"Certainly. Thank you."
The surgeon shrugged slightly, inclined his head in a salute and went back to the mortuary wagon to instruct his men in the removal of the body.
Pitt looked at his pocket watch again. It was just after quarter to five.
"I suppose it is time we started waking people," he said to Tellman. "Come on."
Tellman sighed heavily, but he had no option but to obey. Together they walked up the steps of the house where the body had been found, and Pitt pulled the brass doorbell. Tellman rather liked Pitt's refusal to go to the tradesmen's entrance, as someone of the social order of policemen should do, but while he approved the principle, he also loathed the practice. Let Pitt do it when Tellman was not with him.
It was several long, uncomfortable minutes before they heard the bolts slide and the lock turn. The door swung inward and an extremely hastily dressed footman, not in livery but in ordinary dark trousers and jacket, stood blinking at them.
"Yes sir?" he said with alarm. He was not yet practiced enough to have the really superior footman's supercilious air.
"Good morning," Pitt replied. "I am sorry to disturb the household so early, but I am afraid there has been an incident which necessitates my making enquiries of both the staff and the family." He held out his card. "Superintendent Pitt, of the Bow Street Station. Would you present it to your master and ask him if he will spare me a few moments of his time. I am afraid it concerns a very serious crime, and I cannot afford the pleasantries of waiting until a more civilized hour."
"A crime?" The footman looked startled. "We haven't been burgled, sir. There's been no crime here. You must have made a mistake." He started to close the door again, relieved to shut the whole matter outside on the street. It was somebody else's problem after all.
Tellman moved forward as if to put his foot in the doorway, then resisted. It was undignified. He hated this. Give him ordinary people to deal with any day. The whole notion of being in service to someone else was abomination to him. It was no way for a decent man, or woman, to make a living.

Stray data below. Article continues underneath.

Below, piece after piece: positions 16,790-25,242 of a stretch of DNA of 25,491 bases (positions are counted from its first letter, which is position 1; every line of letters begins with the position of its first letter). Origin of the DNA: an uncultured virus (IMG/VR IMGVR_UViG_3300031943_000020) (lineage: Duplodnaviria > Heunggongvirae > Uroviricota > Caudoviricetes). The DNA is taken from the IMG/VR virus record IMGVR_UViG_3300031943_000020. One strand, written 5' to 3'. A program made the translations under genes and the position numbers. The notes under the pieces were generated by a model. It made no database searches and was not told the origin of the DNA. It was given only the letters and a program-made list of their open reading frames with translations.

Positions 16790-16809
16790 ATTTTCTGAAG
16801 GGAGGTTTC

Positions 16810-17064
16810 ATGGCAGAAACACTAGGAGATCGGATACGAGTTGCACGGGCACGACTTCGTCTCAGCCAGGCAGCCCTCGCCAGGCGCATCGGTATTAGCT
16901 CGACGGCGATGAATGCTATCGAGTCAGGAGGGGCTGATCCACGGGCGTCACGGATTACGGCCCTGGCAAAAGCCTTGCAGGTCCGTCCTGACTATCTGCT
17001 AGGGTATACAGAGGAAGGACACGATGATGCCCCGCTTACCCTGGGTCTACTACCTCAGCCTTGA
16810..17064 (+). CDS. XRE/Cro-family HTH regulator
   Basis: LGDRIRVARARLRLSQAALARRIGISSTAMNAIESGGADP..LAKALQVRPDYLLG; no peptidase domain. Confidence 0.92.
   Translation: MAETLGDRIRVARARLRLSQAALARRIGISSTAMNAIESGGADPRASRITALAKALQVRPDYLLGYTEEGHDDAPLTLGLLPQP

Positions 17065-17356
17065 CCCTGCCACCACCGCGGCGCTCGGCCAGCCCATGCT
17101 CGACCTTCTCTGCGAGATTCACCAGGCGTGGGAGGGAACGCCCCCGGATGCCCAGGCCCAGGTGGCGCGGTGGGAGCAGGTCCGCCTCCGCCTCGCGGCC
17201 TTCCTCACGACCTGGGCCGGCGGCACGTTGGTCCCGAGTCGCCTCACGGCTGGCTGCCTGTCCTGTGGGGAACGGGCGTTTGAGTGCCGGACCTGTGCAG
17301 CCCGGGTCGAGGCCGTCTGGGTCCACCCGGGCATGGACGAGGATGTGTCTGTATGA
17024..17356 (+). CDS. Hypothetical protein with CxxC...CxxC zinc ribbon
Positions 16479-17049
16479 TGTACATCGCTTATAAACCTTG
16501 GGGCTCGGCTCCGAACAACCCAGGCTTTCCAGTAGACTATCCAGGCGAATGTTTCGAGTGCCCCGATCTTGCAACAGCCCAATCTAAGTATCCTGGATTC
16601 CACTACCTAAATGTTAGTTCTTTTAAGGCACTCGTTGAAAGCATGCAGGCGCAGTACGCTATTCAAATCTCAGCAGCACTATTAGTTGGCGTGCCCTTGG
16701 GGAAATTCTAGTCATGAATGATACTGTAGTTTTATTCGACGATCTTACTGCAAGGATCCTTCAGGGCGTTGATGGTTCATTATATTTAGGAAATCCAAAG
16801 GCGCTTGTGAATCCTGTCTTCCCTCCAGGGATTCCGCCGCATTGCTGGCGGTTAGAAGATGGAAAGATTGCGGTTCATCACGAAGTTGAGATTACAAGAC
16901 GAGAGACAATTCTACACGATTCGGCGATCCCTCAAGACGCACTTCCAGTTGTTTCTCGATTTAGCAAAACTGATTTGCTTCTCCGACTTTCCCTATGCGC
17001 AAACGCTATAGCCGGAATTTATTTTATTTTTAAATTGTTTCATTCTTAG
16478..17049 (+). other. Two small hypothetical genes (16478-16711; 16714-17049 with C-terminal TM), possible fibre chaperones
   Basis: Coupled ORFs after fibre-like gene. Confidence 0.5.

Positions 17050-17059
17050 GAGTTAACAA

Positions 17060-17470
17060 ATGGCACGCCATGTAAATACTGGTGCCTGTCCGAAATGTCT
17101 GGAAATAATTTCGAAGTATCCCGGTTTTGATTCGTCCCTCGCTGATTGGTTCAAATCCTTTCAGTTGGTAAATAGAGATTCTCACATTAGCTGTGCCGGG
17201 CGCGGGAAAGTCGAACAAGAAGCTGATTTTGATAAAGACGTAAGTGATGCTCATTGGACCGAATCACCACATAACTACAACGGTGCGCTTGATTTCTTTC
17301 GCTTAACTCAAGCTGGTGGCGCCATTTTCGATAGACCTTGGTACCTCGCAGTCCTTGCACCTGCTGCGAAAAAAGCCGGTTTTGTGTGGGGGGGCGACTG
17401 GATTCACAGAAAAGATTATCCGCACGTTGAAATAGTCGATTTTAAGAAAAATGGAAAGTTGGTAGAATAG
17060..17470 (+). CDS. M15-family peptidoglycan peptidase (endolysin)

"The burglary is incidental, if indeed there was one," Pitt said firmly. "The murder is my concern."
That stopped the footman as if frozen. The blood fled from his face.
"The ... the what?"
"Murder," Pitt repeated quietly. "Unfortunately, we found the body of a man on your doorstep about an hour ago. Now, would you please be good enough to waken your master and inform him that I need to speak to everyone in the house, and I would like his permission to do so."
The footman swallowed, his throat jerking. "Yes ... yes sir. If ... I mean ..." His voice trailed off. He had no idea where one left policemen to wait at five o'clock in the morning. Normally one would not permit them on the premises at all. If one had to, it would be the local constable, perhaps for a hot cup of tea on a cold day, and that in the kitchen, where such people belonged.
"I'll wait in the morning room," Pitt said to assist him, and because he had no intention of being left shivering on the step.
"Yes sir ... I'll tell the General." The footman backed in, and Pitt and Tellman followed him.
"General?" Pitt asked.
"Yes sir. This is General Brandon Balantyne's home."
The name was familiar. It took Pitt a moment to place it. It must be the same General Balantyne who had previously lived in Callander Square when Pitt was investigating the deaths of the babies, nearly a decade before, and who had also been involved in the tragedies in the Devil's Acre three to four years later.
"I didn't know that." It was a foolish remark, and he realized it the moment it had crossed his lips. He saw Tellman turn to look at him with surprise. He would have preferred not to discuss the past with Tellman. If he did not have to, he would let it lie. He walked smartly across the hall after the footman and followed him into the morning room, leaving the door open for Tellman.
Inside was so exactly what Pitt expected it jerked him back sharply, and for a moment the intervening years disappeared. The shelf of books was the same, as in the previous house, the dark brown and green-leather furniture, polished with use. On the mellow wood of the small table was the brass replica of the cannon at Waterloo, gleaming in the gaslight the footman had lit and turned up for them. On the wall over the mantelpiece hung the picture Pitt remembered of the charge of the Royal Scots Greys, again from Waterloo. The Zulu assegai was on the wall next to the fireplace and the paintings of the African veld, pale colors bleached by sun, red earth, flat-topped acacia trees.
He had not meant to look at Tellman, but he turned and caught the sergeant's eye accidentally. Tellman was staring, his face a mask of disapproval. Tellman had not even met the man, but he knew he was a general, he knew that at the time of his service officers had purchased their commissions rather than earned them. They came from a few wealthy military families, all educated at the best schools, Eton, Rugby, Harrow, and then possibly a year or two at Oxford or Cambridge, more probably straight into the army--and at a rank no working-class man could hope to achieve even after a lifetime's service, risking his life on the battlefield and his health in foreign climes for no more recompense than the king's shilling.